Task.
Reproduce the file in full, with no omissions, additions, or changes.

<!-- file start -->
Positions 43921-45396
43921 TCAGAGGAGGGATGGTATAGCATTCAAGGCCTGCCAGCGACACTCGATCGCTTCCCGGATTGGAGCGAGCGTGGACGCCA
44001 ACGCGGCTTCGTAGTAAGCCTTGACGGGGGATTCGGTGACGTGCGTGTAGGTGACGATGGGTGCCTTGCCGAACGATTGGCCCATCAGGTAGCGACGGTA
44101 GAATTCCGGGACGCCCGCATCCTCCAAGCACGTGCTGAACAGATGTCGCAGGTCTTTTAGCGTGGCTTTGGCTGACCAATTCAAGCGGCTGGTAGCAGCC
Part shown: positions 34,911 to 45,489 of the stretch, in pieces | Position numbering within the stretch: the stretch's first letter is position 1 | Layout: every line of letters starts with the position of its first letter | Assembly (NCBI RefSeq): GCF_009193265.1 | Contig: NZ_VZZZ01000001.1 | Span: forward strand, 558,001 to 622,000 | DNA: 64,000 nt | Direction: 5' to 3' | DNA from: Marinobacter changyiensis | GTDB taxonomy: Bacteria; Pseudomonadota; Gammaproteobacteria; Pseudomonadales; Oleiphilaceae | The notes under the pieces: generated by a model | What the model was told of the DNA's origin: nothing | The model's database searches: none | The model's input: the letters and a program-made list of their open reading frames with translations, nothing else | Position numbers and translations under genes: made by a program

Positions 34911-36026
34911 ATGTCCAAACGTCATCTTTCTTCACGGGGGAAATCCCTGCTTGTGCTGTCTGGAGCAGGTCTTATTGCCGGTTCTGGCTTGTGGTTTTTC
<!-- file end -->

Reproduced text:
Positions 43921-45396
43921 TCAGAGGAGGGATGGTATAGCATTCAAGGCCTGCCAGCGACACTCGATCGCTTCCCGGATTGGAGCGAGCGTGGACGCCA
44001 ACGCGGCTTCGTAGTAAGCCTTGACGGGGGATTCGGTGACGTGCGTGTAGGTGACGATGGGTGCCTTGCCGAACGATTGGCCCATCAGGTAGCGACGGTA
44101 GAATTCCGGGACGCCCGCATCCTCCAAGCACGTGCTGAACAGATGTCGCAGGTCTTTTAGCGTGGCTTTGGCTGACCAATTCAAGCGGCTGGTAGCAGCC
Part shown: positions 34,911 to 45,489 of the stretch, in pieces | Position numbering within the stretch: the stretch's first letter is position 1 | Layout: every line of letters starts with the position of its first letter | Assembly (NCBI RefSeq): GCF_009193265.1 | Contig: NZ_VZZZ01000001.1 | Span: forward strand, 558,001 to 622,000 | DNA: 64,000 nt | Direction: 5' to 3' | DNA from: Marinobacter changyiensis | GTDB taxonomy: Bacteria; Pseudomonadota; Gammaproteobacteria; Pseudomonadales; Oleiphilaceae | The notes under the pieces: generated by a model | What the model was told of the DNA's origin: nothing | The model's database searches: none | The model's input: the letters and a program-made list of their open reading frames with translations, nothing else | Position numbers and translations under genes: made by a program

Positions 34911-36026
34911 ATGTCCAAACGTCATCTTTCTTCACGGGGGAAATCCCTGCTTGTGCTGTCTGGAGCAGGTCTTATTGCCGGTTCTGGCTTGTGGTTTTTC